At the moment I have six clients. I thought about adding $834,000 to their monthly invoices under the EXPENSES column to see if any of them noticed. I could argue that the ads are not about prospecting, but rather reinforcing the brand that brings them so much joy and affirmation every 30 days. Then my wife said, "Are you out of your f***ing mind? You're not a brand. You are a PR guy. Get over yourself." Since she works at a big-deal consulting firm that tends to throw around terms like "brand equity," “elevate" and "runway," I thought she might have a point.
I was going to buy into that beer company collecting lots of other companies to create some sort of promotional patchwork quilt, but I wasn't sure if they were serious, since everything they do is supposed to be funny. And if I have learned anything writing this column for a dozen years or so, it is that humor is subjective. Especially British humor.
I remembered that a snack brand once encouraged ordinary folks to make their own Super Bowl commercials, so I trained my webcam on my desktop -- but after about 10 hours of footage, I realized that it was going to be hard to make a memorable commercial out of my sending emails, begging for forgiveness, and making conference calls where someone inevitably breaks up at the worst possible moment. Although the bar has been set pretty low by lots of other earlier Super Bowl creative.
I have an ad agency as a client. I asked the CEO if he could bang out something "really cool" in exchange for, say, some speaker placements and a few extra press releases next month. He said, “Are you out of your f***ing mind?” He reminded me how much he was paying me each month and gently pointed out that I would have to work for the firm free for the next seven years JUST to cover the story boards, much less the execution. Wasn't having a Super Bowl ad in his portfolio a great incentive, I asked. "Yeah, if you were a brand somebody has heard of, but you're a PR guy. Get over yourself."
When I got back from the gym, I sat down to have a serious talk with myself about spending so much money on a single spot when $4.5 mil could cover 18.64 full pages in the business section of The New York Times (before frequency discounts that might get me to 25 or 30 pages). But what would I run? A montage of client press clips? “Attaboy” emails from clients? Pictures of my kids in the ruins of Ephesus? Or the one where TJ caught the pass in the endzone for a two-point conversion that helped his team win the NEPSAC championship? Although I am partial to the one where Anna and I are resting on a wall at the Tower of London.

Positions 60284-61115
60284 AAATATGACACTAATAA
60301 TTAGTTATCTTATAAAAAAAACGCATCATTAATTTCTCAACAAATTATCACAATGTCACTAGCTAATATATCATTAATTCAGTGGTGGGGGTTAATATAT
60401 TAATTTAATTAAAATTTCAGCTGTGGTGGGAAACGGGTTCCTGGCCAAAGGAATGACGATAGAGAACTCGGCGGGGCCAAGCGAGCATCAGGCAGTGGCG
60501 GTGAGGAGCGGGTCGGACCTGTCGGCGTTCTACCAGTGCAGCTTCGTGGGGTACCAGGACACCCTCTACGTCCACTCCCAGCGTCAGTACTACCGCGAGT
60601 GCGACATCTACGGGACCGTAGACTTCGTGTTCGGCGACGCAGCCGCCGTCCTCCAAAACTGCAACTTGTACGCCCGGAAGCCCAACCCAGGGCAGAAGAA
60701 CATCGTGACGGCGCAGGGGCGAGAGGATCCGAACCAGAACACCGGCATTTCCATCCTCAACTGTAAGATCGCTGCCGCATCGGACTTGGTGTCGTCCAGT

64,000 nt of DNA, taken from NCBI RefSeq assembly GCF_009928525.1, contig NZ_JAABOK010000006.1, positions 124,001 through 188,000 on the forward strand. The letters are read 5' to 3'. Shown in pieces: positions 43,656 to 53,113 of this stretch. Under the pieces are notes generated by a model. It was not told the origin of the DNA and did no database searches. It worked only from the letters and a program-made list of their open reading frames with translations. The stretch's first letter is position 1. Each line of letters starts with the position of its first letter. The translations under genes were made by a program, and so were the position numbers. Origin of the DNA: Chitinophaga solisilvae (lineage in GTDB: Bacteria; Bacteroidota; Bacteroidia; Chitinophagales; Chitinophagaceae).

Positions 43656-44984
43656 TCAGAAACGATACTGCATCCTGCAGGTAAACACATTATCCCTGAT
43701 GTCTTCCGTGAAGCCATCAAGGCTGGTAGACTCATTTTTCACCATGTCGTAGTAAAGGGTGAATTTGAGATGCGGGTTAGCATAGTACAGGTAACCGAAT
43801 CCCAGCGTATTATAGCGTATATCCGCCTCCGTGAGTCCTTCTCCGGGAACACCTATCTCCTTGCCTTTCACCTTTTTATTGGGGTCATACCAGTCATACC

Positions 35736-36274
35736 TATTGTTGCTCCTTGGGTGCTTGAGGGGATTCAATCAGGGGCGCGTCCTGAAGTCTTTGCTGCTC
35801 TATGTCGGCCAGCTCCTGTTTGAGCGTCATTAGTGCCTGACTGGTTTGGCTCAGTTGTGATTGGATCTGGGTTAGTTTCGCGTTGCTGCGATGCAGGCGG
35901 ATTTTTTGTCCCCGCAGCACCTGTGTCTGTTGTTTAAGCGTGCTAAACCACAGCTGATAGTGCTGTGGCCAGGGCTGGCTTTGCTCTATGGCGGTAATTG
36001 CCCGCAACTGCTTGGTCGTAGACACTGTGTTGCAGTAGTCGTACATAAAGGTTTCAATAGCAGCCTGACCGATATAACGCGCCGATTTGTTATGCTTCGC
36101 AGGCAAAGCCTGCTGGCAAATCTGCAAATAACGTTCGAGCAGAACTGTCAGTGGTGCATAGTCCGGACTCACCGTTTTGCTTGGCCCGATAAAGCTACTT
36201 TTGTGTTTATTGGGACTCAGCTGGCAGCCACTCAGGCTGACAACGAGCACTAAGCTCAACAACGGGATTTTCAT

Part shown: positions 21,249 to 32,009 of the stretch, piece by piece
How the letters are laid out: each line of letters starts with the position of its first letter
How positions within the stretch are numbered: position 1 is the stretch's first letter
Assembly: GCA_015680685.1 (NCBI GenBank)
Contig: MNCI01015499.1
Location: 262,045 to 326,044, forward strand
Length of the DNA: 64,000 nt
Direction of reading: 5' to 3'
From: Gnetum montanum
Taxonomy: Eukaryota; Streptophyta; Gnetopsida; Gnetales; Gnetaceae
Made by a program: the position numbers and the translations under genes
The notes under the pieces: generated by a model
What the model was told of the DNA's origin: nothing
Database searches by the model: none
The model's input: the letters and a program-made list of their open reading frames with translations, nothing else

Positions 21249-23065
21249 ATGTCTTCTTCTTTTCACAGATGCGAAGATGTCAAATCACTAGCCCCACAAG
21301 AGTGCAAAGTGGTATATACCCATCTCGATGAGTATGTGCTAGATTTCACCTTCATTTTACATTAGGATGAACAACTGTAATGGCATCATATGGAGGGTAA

I read all of these other guys saying that putting all their marketing eggs in one basket was a great strategy, although none of the reporters who did the initial stories followed up. So I don’t know how it all worked out for the folks who did it in past years, never to repeat again.
I assumed that if I ran a really cool Super Bowl ad, I would get the amplification effect on social media. So I asked my social media client for his thoughts. He said, "Any cute animals, pratfalls, famous actors doing or saying something counterintuitive, or a shot of Kate Upton anywhere in the ads?" No, hadn't had any luck with those. "How about a gravelly voice saying something earnest over pretty, patriotic pictures?" No, I am still trying to figure how I feel about “American Sniper.” He said the only thing viral about PR was when something went very wrong and everyone positioned it as a "PR failure," like the GM recalls or anything to do with a Malaysian airline.
So I wrote another interoffice memo calling the whole thing off. Sure, some will accuse me of announcing a Super Bowl ad just for the publicity, when I never planned to run one in the first place. But I would never do that. It would be, well, unethical.